As COVID-19 cases spike, survey captures concerns about return to normalcy

Just 31% of respondents to a recent survey said they would feel comfortable returning to the workplace.

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Image: Zinkevych, Getty Images/iStockphoto

Each country and US state is facing a different phase of reopening or reclosing now that we have reached the seventh month of the COVID-19 pandemic. But a new survey from Qualtrics found that no matter where people are, they still have grave concerns about any effort to return to work or high-interaction activities. 

Researchers with Qualtrics surveyed 2,003 people in the United States, United Kingdom, and Australia between June 16 and July 1, 2020. Respondents in the US hailed mostly from the South (35%), Northeast (29%), West (18%), and Midwest (18%). Researchers compared the results of the most recent survey to answers gleaned from another survey conducted in May

The report shows that the vast majority of people have no interest in returning to work, live events or travel and would only feel safe doing any of these activities if there were concrete healthcare measures in place to protect people from the virus. In May, just 24% of people said they would feel comfortable returning to the workplace and that number has increased to 31% in early July, with the majority 61% still reporting discomfort. 

SEE: The new normal: What work will look like post-pandemic (TechRepublic Premium)

To feel safe returning to work, 93% of respondents said they need employers to enforce social distancing, 90% want employers to limit the number of in-person meetings, and 87% want masks to be a requirement. Another 82% want temperature checks done on everyone who enters the work building.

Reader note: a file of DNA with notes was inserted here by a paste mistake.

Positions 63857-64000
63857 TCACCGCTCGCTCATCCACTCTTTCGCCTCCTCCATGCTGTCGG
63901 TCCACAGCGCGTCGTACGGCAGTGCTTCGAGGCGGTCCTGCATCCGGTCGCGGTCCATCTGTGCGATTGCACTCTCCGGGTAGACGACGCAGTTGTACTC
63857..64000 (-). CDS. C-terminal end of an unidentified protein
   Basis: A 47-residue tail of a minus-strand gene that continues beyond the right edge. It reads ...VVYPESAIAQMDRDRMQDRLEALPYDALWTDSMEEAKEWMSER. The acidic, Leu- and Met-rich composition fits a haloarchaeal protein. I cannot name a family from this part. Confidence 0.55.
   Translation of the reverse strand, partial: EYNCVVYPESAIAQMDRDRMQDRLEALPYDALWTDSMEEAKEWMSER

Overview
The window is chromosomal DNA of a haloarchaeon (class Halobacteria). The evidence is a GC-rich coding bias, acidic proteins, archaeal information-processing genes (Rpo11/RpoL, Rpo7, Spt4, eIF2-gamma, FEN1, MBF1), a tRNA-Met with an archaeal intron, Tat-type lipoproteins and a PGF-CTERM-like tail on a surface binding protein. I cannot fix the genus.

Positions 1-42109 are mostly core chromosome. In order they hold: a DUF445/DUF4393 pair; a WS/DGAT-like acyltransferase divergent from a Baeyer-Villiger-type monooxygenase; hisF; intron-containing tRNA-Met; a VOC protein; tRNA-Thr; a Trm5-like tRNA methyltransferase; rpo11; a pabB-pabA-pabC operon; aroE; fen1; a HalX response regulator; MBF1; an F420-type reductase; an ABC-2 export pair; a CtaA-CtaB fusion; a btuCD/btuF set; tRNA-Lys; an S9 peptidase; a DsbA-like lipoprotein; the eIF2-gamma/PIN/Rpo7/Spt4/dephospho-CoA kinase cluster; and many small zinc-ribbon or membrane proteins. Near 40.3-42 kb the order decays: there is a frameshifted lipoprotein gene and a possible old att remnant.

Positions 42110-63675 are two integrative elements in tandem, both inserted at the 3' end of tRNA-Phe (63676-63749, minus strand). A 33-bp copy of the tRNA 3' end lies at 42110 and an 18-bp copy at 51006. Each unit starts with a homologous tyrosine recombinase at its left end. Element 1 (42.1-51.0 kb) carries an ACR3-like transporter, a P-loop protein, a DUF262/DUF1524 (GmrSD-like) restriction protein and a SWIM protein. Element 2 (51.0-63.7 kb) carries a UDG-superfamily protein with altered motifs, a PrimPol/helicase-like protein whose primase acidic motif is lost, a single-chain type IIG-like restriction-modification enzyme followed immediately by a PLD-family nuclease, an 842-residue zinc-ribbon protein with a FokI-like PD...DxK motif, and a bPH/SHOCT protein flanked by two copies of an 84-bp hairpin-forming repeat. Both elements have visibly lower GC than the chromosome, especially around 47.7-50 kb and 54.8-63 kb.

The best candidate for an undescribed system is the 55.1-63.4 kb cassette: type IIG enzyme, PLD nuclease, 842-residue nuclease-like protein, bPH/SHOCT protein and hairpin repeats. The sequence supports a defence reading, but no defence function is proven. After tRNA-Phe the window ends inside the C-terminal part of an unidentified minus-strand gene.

"Leaders across the globe are faced with difficult decisions as COVID-19 surges in some areas and drops in others. Many are working to—or have already—reopened businesses and workplaces. But people are still hesitant. While most organizations look at measures like hospitalizations, new cases, and testing rates, it is equally important to understand perceptions—how people feel," Qualtrics researchers wrote in the report. 

"At the beginning of May, we ran a study of more than 2,000 Americans and asked people what needed to be true for them to feel confident returning to the workplace, dining at restaurants, and visiting other public establishments. Two months later, in July, we ran the same study to see how perceptions in the U.S. have changed."

The study breaks down the numbers by gender and race, revealing that Black Americans are 44% more likely than white Americans to feel uncomfortable returning to work right now. More than 30% of men are comfortable returning to work while just 23% of women reported the same feelings. 

In the US, almost every region outside of the Midwest had more than 90% of respondents who said mask wearing in the office is important. Midwesterners came in a bit lower at 77%. The discomfort with returning to work spans people of all ages and 44% of Americans think that the country may never return "to normal" after 48% held the same belief at the beginning of May.

Comfort levels with things like attending live concerts, religious services, sporting events are increasing compared to the results from the May study and there have been even steeper drops in "discomfort" for things like going to retail or grocery stores. 

The survey found that discomfort levels for actions like eating at a restaurant, voting, attending in-person conferences, and staying at hotels have all fallen below 50%, but people are still wary of public transportation, air travel, going to the gym or playing team sports.